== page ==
The image below, from the study, shows how the proteins lit up the different types of cancer cells after the laser light was directed toward the gold nanoparticles.
Tracking and monitoring the diversity of these cells doesn't only help scientists know if a tumor is metastasizing, it also helps them figure out how well the patient is responding to their current treatment.
In using this new system, if a physician sees that there are less circulating tumor cells in the test, then they would know that their patient's treatment is working.
However, if the test showed that there were more circulating tumor cells, they'd need to re-evaluate that the patient's treatment.
Professor Matt Trau, a University of Queensland's Australian Institute for Bioengineering and Nanotechnology (AIBN) stated the following about their discoveries:
"The gold nanoparticle technology is easy to use and extremely sensitive to CTC diversity – it can detect multiple types simultaneously down to as few as 10 CTCs in a 1 millilitre blood sample – and we saw dramatic changes during treatment for all patients studied." - Professor Matt Trau - AIBN
Professor Trau went on to say that he hoped "the technology can be developed into a simple hand-held device."
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Remote controls make many parts of our lives much easier.
Now, researchers at the Georgia Institute of Technology (Georgia Tech) have invented a way for a remote control to switch T-Cells (white blood cells) 'On or Off' to attack and kill a malignant tumor, on command.
T-Cells are a type of white blood cell that the body creates to fight off diseases, inside the cell, however, some tumors can turn 'Off' T-Cells, making them no longer a threat to the tumor's existence.
In addition, in today's immunotherapy, T-Cells are taken from a patient, then modified and harvested outside the body, then reintroduced into the patient's bloodstream.
But, typically, once the T-Cells are reintroduced into a patient's body, physicians lose control over the T-Cell's movements.
However, Georgia Tech's new method of immunotherapy has made it possible to turn T-Cells into a precision instrument to fight cancer with the help of heat-sensitive proteins and gold nanorods.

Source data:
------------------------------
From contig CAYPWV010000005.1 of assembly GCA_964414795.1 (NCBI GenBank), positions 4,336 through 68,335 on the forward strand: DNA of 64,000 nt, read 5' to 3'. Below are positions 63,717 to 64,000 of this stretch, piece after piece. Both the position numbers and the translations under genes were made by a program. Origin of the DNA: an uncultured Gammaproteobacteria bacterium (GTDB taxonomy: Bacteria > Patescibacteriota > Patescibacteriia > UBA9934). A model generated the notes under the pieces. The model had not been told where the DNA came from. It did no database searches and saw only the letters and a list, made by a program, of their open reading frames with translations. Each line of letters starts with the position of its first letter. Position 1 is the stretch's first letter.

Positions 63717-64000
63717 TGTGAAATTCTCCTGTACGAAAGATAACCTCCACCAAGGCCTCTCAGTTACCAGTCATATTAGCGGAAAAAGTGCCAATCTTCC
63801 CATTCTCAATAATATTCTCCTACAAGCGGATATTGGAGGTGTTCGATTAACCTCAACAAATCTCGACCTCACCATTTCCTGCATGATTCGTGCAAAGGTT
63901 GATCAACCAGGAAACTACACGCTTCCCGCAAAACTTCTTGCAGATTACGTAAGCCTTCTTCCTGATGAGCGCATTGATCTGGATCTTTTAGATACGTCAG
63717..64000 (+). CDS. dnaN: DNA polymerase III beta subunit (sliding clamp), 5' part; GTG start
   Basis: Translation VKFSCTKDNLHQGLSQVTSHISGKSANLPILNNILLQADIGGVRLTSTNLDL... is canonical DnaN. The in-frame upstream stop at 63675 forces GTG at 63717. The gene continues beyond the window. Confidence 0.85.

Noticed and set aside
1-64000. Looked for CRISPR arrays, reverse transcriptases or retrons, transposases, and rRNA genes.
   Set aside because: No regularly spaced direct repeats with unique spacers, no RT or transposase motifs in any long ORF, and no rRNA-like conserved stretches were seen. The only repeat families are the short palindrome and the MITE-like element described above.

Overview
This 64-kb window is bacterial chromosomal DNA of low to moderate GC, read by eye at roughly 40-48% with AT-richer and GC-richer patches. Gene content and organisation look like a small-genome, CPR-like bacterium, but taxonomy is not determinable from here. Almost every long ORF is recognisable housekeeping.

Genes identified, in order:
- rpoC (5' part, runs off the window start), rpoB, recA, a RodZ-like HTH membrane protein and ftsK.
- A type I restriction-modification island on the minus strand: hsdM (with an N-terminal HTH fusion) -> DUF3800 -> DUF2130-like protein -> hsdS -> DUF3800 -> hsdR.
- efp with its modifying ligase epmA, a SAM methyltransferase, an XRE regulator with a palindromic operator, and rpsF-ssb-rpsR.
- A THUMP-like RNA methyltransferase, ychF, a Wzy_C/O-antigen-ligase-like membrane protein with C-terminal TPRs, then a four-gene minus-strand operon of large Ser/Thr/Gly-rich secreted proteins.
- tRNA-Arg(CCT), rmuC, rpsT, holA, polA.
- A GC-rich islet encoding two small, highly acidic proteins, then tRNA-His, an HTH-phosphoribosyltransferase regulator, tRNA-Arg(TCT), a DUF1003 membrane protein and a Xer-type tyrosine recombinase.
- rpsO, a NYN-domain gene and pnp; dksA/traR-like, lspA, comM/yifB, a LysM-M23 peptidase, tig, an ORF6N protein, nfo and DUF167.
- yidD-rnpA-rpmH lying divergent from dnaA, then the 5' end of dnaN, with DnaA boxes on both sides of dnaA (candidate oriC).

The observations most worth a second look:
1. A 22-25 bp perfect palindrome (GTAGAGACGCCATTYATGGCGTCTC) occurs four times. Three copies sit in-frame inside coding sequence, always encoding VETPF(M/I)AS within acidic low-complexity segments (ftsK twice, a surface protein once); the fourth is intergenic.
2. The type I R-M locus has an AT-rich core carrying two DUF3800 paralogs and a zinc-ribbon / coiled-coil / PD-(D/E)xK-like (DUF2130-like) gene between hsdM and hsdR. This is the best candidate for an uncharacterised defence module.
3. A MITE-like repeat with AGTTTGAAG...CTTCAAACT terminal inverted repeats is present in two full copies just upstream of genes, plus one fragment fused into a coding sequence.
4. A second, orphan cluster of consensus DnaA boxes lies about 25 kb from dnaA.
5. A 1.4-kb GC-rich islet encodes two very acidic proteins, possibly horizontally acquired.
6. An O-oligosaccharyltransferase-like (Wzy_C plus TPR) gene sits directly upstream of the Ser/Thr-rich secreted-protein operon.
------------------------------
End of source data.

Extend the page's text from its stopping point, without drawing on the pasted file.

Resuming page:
In the first part of the research, T-Cells were modified and given a genetic switch, or protein that when turned 'On,' increased the T-Cell's ability to seek out and kill cancer cells by more than 200x their normal capabilities.
In the next part of the study, researchers injected the modified T-Cells and gold nanorods into a tumor.
Once the T-Cells and gold nanorods were in the tumor, an infrared laser was shown onto the gold nanorods, heating them, switching the modified T-Cells 'On,' killing the tumor.
In addition, when the laser was not shown on the gold nanoparticles, the T-Cells would switch 'Off' because the body's temperature isn't high enough to activate the T-Cells.
The bioengineers found that the T-Cell switch worked best between 40 to 42 degrees Celsius (104 -- 107.6 F), high enough to not react to the highest fevers and low enough to not affect healthy tissue or the modified T-Cells.
The research proved to be successful in tumor-bearing mice, and it was confirmed that all the components of the experiments worked.
Researchers at Georgia Tech are continuing their research by testing new immunotherapy treatments with more aggressive cancers to more effectively fight cancer.Article about this research is found here: Remote-control shoots laser at nano-gold to turn on cancer-killing immune cells - Science Daily
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Take Care & God Bless,
All photos provided courtesy of pixabay.com